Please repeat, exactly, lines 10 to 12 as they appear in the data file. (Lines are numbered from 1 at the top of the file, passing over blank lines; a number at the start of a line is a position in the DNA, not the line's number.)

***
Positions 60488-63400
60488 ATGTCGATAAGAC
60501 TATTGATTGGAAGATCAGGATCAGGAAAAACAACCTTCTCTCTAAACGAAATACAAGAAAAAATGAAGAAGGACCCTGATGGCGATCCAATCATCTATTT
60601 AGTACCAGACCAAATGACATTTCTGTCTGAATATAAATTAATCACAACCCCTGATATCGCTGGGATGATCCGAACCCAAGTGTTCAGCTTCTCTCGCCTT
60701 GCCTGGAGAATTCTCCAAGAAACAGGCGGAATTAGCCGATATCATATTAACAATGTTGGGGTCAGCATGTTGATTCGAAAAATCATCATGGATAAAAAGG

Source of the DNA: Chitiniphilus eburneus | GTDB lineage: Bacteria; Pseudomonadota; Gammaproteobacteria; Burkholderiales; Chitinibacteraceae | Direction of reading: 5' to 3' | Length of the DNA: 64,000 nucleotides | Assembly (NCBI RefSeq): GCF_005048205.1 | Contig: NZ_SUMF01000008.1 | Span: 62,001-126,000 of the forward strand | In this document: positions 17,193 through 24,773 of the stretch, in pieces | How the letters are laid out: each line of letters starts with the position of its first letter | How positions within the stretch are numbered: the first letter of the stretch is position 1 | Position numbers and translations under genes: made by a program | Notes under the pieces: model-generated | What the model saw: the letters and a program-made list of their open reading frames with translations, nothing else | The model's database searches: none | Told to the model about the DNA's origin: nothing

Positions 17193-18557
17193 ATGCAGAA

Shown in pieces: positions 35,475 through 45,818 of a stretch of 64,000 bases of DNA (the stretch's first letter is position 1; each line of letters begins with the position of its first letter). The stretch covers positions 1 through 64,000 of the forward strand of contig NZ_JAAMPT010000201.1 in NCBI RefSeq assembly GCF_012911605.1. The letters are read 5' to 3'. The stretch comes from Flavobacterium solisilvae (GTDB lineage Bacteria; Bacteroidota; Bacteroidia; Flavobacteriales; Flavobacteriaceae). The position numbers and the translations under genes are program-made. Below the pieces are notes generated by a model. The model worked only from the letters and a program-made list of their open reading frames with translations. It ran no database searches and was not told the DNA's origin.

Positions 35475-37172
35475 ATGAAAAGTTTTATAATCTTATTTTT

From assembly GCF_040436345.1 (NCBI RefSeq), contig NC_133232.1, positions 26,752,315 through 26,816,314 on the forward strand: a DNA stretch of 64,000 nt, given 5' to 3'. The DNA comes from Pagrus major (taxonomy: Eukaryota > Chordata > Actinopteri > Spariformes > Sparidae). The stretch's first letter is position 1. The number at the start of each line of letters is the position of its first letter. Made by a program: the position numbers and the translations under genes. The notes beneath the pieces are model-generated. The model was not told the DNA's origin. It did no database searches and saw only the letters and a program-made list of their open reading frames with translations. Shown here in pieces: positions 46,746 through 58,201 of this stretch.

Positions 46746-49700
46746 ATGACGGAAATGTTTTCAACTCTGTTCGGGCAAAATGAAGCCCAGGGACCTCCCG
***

Positions 35475-37172
35475 ATGAAAAGTTTTATAATCTTATTTTT

From assembly GCF_040436345.1 (NCBI RefSeq), contig NC_133232.1, positions 26,752,315 through 26,816,314 on the forward strand: a DNA stretch of 64,000 nt, given 5' to 3'. The DNA comes from Pagrus major (taxonomy: Eukaryota > Chordata > Actinopteri > Spariformes > Sparidae). The stretch's first letter is position 1. The number at the start of each line of letters is the position of its first letter. Made by a program: the position numbers and the translations under genes. The notes beneath the pieces are model-generated. The model was not told the DNA's origin. It did no database searches and saw only the letters and a program-made list of their open reading frames with translations. Shown here in pieces: positions 46,746 through 58,201 of this stretch.